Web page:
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The vitamin alphabet: All about A

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Making Sense of Vitamins and Minerals: Choosing the foods and nutrients you need to stay healthy
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About half of all Americans routinely take dietary supplements. The most common ones are multivitamin and multimineral supplements. This report explains the evidence behind the benefits and safety profiles of various vitamins and minerals. It also includes the recommended minimum and maximum amounts you should consume, as well as good food sources of each.

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Vitamins are essential for a healthy body. Acting together, these compounds help shore up bones, heal wounds, support the immune system, convert food into energy, and repair cell and tissue damage — just for starters.

As tempting as it is to troll the vitamin aisle at the health food store, it's best to get the vitamins you need from foods, not from multivitamin pills or supplements. Extensive research shows that eating a healthy diet can cut your risk for chronic disease and disability. The evidence for taking vitamins is less convincing.

Vitamin A and carotenoids

Colorful fruits and vegetables are rich in pigments known as carotenoids. The body converts two carotenoids, beta carotene and alpha carotene, into vitamin A. Animal-based foods, including liver, milk, and eggs contain another form of vitamin A, called retinol. Most fat-free milk and dried nonfat milk solids are fortified with vitamin A to replace the amount lost when the fat is removed. It is also added to many breakfast cereals.

Vitamin A and your health

Research suggests that vitamin A plays many roles in health and disease. The examples below underscore that it's important not to overdo it with vitamin A or any vitamin.

Cancer. Studies suggest that people who eat foods rich in beta carotene and vitamin A are less likely to develop many types of cancer, especially lung cancer. But be aware: research also shows that long-term use of high-dose beta carotene supplements are linked with an increased risk of lung cancer in smokers and former smokers.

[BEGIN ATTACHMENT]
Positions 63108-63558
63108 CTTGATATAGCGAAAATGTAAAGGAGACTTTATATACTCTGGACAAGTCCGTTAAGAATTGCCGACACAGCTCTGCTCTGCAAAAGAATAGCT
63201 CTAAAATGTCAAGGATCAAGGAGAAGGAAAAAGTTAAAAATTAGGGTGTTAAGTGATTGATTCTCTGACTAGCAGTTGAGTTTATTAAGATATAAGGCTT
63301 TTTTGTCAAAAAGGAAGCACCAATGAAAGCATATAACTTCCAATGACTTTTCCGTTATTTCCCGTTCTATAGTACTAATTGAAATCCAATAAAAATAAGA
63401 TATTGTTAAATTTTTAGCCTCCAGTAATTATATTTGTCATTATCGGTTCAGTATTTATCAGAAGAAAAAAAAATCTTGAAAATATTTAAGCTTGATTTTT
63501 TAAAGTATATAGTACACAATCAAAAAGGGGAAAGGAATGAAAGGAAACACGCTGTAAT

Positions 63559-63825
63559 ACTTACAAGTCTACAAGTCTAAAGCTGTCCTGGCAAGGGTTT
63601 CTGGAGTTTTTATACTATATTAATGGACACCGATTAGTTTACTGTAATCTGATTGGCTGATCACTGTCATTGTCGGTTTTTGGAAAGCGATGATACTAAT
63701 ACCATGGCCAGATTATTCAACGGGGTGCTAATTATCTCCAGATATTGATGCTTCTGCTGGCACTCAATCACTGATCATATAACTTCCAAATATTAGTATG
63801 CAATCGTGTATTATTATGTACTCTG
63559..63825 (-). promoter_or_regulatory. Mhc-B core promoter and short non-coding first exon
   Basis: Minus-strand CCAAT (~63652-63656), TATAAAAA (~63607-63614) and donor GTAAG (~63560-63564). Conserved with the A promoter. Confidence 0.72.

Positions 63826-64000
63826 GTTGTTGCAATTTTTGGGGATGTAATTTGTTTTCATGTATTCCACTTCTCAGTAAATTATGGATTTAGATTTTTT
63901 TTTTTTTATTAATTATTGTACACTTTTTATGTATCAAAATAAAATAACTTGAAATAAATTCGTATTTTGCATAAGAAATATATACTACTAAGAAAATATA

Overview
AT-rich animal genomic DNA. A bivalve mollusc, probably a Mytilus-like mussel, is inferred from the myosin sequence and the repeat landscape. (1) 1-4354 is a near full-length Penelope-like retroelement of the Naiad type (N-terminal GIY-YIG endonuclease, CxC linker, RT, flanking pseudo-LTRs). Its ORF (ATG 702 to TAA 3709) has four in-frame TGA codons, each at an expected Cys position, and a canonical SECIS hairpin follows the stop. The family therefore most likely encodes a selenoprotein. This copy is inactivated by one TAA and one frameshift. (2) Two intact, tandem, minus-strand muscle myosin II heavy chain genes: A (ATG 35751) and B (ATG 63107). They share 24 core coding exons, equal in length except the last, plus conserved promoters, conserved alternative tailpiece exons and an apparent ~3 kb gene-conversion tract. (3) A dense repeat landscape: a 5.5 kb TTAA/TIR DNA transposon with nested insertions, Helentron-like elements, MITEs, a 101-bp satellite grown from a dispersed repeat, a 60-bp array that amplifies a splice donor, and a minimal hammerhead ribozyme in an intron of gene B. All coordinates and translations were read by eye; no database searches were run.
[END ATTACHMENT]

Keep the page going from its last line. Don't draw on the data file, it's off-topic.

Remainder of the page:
Fractures. Several observational studies show that too much retinol — through diet or supplements — may weaken bones and increase the likelihood of fractures. The risk appears when people consume more than double the recommended daily amount for preformed vitamin A and may be limited to those who don't get enough vitamin D.

Eye diseases. Vitamin A is essential to healthy eyes, as are lutein and zeaxanthin, two carotenoids that aren't transformed into vitamin A. Lutein and zeaxanthin are the only carotenoids found in the retina of the eye. Spinach and kale, two lutein-rich vegetables, appear to moderately reduce the risk of cataract (the clouding of the normally clear lens of the eye).

Vitamin A

Recommended Daily Allowance/Adequate Intake

Upper tolerable limit

Good food sources

Essential for vision

Keeps tissues and skin healthy

Plays an important role in bone growth

Men: 900 micrograms (mcg) (3,000 IU)

Women: 700 mcg (2,333 IU)

Some supplements report vitamin A in IU.

3,000 mcg (about 10,000 IU)

Sources of retinoids: beef, liver, eggs, shrimp, fish, fortified milk, Cheddar cheese, Swiss cheese

Sources of beta carotene: sweet potatoes, carrots, pumpkins, squash, spinach, mangoes, turnip greens

For more details on the benefits of Vitamin A and advice on making sure you get the proper amount of all the vitamins and minerals in your diet, buy Vitamins and Minerals by Harvard Medical School.